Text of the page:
A CSI-Clean Hotel Room at Best Western
Black lights and UV wands have moved beyond CSI into Best Western hotel and motel rooms across the country.
As part of the Phoenix-based hotel group’s new cleaning initiative, a housekeeper will go through a darkened guest room with a black light to highlight biological debris that may have been missed by the naked eye. They also clean all of the “high-touch areas” such as doorknobs, phones, TV remotes, and the sink and toilet area with an ultraviolet wand that kills 99.9 percent of germs, according to the company.
The Best Western Plus Bloomington Mall of America was one of 800 across the country that first implemented the “I Care Clean” program before a full rollout to more than 2,100 hotels. Mark Olson, general manager, is happy with the effort. “Our labor costs have not gone up. We’re using the same cleaning staff and it really isn’t adding more than 5 minutes to the normal routine,” says Olson.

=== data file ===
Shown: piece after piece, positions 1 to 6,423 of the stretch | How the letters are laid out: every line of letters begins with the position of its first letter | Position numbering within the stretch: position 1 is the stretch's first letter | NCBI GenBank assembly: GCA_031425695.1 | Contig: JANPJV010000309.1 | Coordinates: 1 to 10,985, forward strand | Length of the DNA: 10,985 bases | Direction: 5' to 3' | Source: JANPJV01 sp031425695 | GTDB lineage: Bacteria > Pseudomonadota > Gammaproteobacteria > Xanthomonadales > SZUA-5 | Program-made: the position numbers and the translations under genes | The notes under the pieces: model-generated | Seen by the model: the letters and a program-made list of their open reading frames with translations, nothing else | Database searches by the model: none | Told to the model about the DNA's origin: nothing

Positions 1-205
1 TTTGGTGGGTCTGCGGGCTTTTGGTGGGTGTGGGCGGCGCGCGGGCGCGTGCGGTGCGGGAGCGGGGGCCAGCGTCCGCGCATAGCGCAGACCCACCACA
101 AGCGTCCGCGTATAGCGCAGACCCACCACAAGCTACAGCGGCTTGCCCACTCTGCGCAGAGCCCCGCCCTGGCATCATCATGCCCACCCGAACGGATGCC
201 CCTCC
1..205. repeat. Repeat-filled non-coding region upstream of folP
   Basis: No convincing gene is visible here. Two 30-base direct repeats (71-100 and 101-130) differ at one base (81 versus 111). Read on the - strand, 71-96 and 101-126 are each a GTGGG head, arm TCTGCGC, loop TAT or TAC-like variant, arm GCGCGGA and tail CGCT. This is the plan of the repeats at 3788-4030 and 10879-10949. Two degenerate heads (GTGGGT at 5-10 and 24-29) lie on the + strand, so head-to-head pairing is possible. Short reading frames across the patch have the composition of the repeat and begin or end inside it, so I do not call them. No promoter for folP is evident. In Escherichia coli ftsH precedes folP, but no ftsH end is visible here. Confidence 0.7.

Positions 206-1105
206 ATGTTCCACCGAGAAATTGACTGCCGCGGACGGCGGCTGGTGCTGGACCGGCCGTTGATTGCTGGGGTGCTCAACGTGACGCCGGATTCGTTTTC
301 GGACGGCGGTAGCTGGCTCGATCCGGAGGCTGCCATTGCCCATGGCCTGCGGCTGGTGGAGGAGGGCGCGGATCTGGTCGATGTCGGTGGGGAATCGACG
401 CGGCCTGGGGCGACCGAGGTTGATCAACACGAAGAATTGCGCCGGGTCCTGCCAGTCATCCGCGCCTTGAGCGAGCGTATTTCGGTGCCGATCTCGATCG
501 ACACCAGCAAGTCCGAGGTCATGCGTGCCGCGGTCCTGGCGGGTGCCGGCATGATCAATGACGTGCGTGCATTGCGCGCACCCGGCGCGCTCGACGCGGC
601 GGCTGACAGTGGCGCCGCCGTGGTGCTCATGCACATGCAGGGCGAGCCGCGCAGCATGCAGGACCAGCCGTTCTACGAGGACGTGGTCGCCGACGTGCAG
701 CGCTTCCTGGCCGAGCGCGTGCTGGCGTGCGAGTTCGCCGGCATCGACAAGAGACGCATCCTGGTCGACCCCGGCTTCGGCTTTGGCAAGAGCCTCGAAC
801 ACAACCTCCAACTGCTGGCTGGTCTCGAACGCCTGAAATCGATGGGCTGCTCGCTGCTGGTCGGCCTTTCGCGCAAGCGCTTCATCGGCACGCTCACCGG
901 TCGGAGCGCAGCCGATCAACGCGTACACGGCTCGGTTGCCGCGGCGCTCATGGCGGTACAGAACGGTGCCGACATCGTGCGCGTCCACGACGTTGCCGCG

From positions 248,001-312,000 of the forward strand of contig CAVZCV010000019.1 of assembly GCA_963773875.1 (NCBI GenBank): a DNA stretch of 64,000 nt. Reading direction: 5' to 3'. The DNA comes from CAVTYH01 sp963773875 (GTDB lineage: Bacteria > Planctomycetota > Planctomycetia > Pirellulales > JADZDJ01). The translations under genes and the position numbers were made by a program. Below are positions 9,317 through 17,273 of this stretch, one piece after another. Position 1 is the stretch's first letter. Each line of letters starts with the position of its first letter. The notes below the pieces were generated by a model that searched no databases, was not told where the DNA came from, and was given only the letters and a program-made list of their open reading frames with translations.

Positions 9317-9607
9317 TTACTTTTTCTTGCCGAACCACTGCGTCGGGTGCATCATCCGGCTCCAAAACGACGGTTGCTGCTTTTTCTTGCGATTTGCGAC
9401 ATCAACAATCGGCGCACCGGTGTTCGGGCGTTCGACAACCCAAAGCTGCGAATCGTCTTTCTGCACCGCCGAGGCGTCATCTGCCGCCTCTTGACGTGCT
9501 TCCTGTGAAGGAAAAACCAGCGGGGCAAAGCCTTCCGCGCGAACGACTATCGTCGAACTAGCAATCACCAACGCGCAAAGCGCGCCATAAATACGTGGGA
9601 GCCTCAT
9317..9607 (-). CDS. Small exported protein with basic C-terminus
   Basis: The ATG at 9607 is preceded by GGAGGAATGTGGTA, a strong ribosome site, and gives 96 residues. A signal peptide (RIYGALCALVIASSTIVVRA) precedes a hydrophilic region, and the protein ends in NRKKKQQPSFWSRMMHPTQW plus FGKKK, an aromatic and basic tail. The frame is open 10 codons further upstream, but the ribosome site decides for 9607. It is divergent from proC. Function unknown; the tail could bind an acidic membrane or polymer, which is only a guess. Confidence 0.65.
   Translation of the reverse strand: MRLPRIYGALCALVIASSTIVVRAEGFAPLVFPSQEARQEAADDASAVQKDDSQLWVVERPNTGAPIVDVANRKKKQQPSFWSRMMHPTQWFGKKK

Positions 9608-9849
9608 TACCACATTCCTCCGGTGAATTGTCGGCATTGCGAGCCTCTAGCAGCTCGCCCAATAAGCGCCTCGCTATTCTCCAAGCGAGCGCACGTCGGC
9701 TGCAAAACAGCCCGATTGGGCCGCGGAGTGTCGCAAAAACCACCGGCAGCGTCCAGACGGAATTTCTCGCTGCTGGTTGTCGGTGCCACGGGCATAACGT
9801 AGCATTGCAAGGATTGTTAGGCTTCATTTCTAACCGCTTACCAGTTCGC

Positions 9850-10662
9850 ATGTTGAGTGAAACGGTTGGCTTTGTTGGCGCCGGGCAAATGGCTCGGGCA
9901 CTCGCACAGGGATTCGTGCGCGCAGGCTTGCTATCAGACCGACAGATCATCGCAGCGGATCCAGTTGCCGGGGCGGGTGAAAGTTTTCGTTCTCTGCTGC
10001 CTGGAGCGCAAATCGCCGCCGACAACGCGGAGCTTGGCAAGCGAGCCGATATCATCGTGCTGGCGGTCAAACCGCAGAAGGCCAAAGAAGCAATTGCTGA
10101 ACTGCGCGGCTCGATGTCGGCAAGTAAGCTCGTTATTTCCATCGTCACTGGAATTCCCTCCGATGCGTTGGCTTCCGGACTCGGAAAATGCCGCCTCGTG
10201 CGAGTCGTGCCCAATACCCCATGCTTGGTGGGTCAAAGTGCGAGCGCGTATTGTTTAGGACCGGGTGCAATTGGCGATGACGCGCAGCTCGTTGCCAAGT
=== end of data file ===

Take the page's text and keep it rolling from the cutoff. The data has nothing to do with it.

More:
The UV wand may be the sexiest aspect of the new regime, but other practices are probably no less reassuring to guests made paranoid by years of TV news exposÃ©s. There are new TV remotes—typically one of the dirtiest items in rooms—with flat, seamless buttons that can be wiped down and sanitized. Best Western also wraps stored pillows and blankets in biodegradable single-use bags after washing to assure the user they are totally clean.
Best Western grades each of its hotels on cleanliness twice a year. The Bloomington property’s score from September 2011 was 965 out of 1,000; its increase to 994 in May 2012, after beginning the “I Care Clean” program put it in the top 10 percent of Best Westerns in North America, according to Olson: “It’s just one more thing we can use to reiterate how important clean is to us.”